9.         Rhoads GG, Blackwelder WC, Stemmermann GN, Hayashi T, Kagan A: Coronary risk factors and autopsy findings in Japanese-American men. Lab Invest 1978, 38:304-311.

10.       Okumiya N, Tanaka K, Ueda K, Omae T: Coronary atherosclerosis and antecedent risk factors: pathologic and epidemiologic study in Hisayama, Japan. Am J Cardiol 1985, 56:62-66.

11.       Keys A, Brozek, J., Henschel, A., Mickelson, O., Taylor, H.L.: The Biology of Human Starvation I-II. Minneapolis, MN.: University of Minnesota Press; 1950.

12.       Keys A: Atherosclerosis: a problem in newer public health. J Mt Sinai Hosp N Y 1953, 20:118-139.

13.       Leitner ZA: Diet and coronary disease. Med World 1954, 81:249-254.

14.       Keys A, Anderson, JT. : Symposium on Atherosclerosis, National Academy of Sciences, National Research Council. 1955, 338.

15.       Yerushalmy J, Hilleboe HE: Fat in the diet and mortality from heart disease; a methodologic note. N Y State J Med 1957, 57:2343-2354.

16.       Health revolutionary: The life and work of Ancel Keys. School of Public Health, University of Minnesota: University of Minnesota; 2002.

17.       Keys A: Coronary heart disease in seven countries. Circulation 1970, 41:1-211.

18.       Christakis G, Rinzler SH, Archer M, Kraus A: Effect of the Anti-Coronary Club program on coronary heart disease. Risk-factor status. JAMA 1966, 198:597-604.

19.       Singman HS, Berman SN, Cowell C, Maslansky E, Archer M: The Anti-Coronary Club: 1957 to 1972. Am J Clin Nutr 1980, 33:1183-1191.

20.       Page IH, Stare FJ, Corcoran AC, Pollack H, Wilkinson CF, Jr.: Atherosclerosis and the fat content of the diet. Circulation 1957, 16:163-178.

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15 Responses to The Great Cholesterol Consensus, Pt. 1

  1. Jo says:

    Awesome article! Love your approach

  2. natalyas says:

    Very interesting article! Looking forward to the next installment!

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  4. Greg says:

    This was great! Can’t wait to see the rest of the series.

  5. Art says:

    Another reader eagerly awaiting Part 2! Good stuff.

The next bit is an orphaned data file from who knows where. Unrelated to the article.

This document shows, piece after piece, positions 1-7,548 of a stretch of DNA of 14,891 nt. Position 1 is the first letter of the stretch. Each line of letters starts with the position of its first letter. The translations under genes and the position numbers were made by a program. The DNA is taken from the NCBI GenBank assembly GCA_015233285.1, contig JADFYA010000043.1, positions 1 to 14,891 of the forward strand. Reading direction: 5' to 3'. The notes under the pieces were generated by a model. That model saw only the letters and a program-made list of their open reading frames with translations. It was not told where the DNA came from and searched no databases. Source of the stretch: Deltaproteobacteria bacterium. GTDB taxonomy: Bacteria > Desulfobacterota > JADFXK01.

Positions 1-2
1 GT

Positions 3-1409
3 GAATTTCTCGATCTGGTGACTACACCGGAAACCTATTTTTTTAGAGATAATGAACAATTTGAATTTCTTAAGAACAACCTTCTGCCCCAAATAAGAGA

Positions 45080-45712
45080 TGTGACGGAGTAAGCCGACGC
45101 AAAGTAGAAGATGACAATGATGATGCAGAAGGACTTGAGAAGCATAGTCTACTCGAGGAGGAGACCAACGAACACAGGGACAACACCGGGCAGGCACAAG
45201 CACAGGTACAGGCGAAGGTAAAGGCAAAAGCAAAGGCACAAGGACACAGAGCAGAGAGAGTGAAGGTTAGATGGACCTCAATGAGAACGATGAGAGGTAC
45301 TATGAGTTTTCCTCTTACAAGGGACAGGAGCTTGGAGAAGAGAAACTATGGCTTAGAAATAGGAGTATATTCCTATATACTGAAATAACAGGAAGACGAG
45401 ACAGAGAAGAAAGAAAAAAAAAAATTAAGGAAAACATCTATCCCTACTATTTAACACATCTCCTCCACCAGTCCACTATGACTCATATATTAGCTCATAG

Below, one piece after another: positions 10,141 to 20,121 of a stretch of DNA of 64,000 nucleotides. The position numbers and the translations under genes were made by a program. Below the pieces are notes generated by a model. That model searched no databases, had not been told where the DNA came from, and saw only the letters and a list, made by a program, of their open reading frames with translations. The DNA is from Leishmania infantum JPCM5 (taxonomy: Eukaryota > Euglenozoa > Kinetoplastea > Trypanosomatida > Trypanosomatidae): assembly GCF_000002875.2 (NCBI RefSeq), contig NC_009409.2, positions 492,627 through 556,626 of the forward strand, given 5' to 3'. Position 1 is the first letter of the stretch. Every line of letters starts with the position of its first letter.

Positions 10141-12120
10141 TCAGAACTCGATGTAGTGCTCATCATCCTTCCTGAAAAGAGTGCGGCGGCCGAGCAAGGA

6. WreckshopRob says:

    Thank God someone is awake out there. i pretty much take everything I hear on Dr. Oz and similar TV shows, see on Magazines and hear Doctors say and I do the EXACT Opposite. Guess What… but all measures I’m healthy as a freakin Clydesdale. Blood work, fancy antioxidant scanning machines, physical appearance and overall health. It all comes down to using your BRAIN and thinking about how the human body was designed. You were meant to be outside, working hard and eating plants, animals, fruits and nuts of all sorts. Dogma: “a point of view or tenet put forth as authoritative without adequate grounds “

  7. wreckshoprob says:

    Dogma: “a point of view or tenet put forth as authoritative without adequate grounds.” I pretty much do exactly the OPPOSITE of whatever the mainstream media and pharmaceutical driven medical model tells me is health. Guess what, I’m health as a Clydesdale. Blood work, fancy antioxidant scans, my appearance, my overall health and well being – all perfect. Just use your brain and understand how the human body was designed.

  8. Julie Royster says:

    I am delighted to find your blog. The new recommendation that a third of Americans should take statins came out yesterday, and I am eager to see the next part of your series. I am incredulous at this recommendation!

  9. Kevin says:

    Not sure if you caught this one but figured it might be useful as you write the series

  10. Dylan- fantastic. Not to mention the original AHA recommendations completely disregarded the role of sugar. Didn’t even talk about it, then very quietly 2 years ago, decide that 7 and 9 tsp of added sugar should be a component of their recommendations.

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  13. Pingback: 8 Nutrition & Exercise Myths That Won't Die | MyoBrain by Greg Farris

  14. mcberko says:

    Terrible article – grossly misrepresents diet-heart history and outright distorts the scientific literature.